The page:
- Space begins at roughly 62 miles (100 kilometers) above the surface of Earth, but our planet’s air supply stretches farther than this.
- Scientists have discovered that Earth’s atmosphere may actually extend nearly 400,000 miles into deep space — far more than previously understood.
- "The moon flies through Earth’s atmosphere," one of the researchers said.
The boundaries between planet Earth, the moon, and deep space just got fuzzier.
According to a new analysis of data recorded by a spacecraft more than 20 years ago, the outer fringes of our cozy planet’s atmosphere stretch far beyond what is typically imagined.
In fact, Earth’s supply of hydrogen gas — the lightest air molecule and element on the Periodic Table — may extend nearly 400,000 miles out.
That’s plenty of reach to envelope the moon, which orbits our planet at an average distance of 238,856 miles away.
"The moon flies through Earth’s atmosphere," Igor Baliukin, a space physicist at Russia’s Space Research Institute in Moscow, said in a European Space Agency (ESA) press release. "We were not aware of it until we dusted off observations made over two decades ago by the SOHO spacecraft."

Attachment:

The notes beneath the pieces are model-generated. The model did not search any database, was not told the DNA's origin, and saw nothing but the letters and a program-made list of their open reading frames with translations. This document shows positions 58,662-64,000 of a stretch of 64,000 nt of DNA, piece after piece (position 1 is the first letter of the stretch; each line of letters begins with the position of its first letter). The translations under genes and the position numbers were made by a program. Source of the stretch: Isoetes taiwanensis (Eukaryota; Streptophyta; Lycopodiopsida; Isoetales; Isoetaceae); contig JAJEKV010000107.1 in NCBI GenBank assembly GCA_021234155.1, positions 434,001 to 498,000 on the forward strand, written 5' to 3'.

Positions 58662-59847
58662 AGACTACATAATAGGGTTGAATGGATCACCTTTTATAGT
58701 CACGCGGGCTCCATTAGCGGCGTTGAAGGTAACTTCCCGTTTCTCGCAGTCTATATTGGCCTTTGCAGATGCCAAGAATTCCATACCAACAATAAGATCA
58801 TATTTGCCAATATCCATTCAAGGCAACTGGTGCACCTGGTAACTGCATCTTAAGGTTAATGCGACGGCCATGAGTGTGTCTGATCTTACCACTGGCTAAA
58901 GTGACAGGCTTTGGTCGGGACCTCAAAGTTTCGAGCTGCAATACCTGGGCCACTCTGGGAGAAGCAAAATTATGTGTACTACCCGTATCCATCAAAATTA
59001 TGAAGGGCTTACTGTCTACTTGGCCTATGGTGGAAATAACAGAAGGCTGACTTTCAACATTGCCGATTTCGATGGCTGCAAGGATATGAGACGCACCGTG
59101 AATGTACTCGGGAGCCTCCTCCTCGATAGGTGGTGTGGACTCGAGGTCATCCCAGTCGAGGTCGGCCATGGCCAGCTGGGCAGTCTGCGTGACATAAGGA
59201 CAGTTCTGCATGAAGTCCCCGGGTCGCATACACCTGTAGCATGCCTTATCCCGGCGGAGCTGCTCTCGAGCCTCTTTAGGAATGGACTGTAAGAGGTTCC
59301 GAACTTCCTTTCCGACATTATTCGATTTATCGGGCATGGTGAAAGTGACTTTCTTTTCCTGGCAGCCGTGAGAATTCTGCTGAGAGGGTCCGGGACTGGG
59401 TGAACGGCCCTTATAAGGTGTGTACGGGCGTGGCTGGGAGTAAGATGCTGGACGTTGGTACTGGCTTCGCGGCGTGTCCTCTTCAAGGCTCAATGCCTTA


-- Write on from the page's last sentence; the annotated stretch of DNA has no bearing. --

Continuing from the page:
Formally known as the Solar and Heliospheric Observatory, SOHO is operated jointly by NASA and the European Space Agency.
An international team of researchers including Baliukin published their research this month in the journal JGR Space Physics.
Why Earth’s atmosphere extends farther than previously realized
The internationally recognized boundary of space is called the Karman Line, and it’s a border that exists 62 miles (100 kilometers) above Earth’s surface. But contrary to popular belief, Earth’s atmosphere has no clear or official boundary.
Earth’s gravity hugs most of the densest gases close to its surface, including oxygen, nitrogen, carbon dioxide, and water vapor. Meanwhile, hydrogen and other very light gases drift deep into space.
Our planet has a magnetic field that thankfully protects the atmosphere — without it, a never-ending stream of particles from the sun, called the solar wind, might blow all these gases into space. (Mars’ magnetic dynamo, by contrast, shut down billions of years ago, leading to a catastrophic loss of its air supply.)
Scientists knew that fleeting amounts of hydrogen drift far enough into space to merge with the solar wind. But the boundaries or envelope of that hydrogen cloud — called the geocorona — has never been fully clear.
The geocorona is invisible to human eyes. Hydrogen absorbs and re-emits sunlight in ultraviolet light, though, so Apollo 16 astronauts were able to photograph Earth’s tenuous hydrogen cloud with ultraviolet-light-sensitive film during their moon mission in 1972.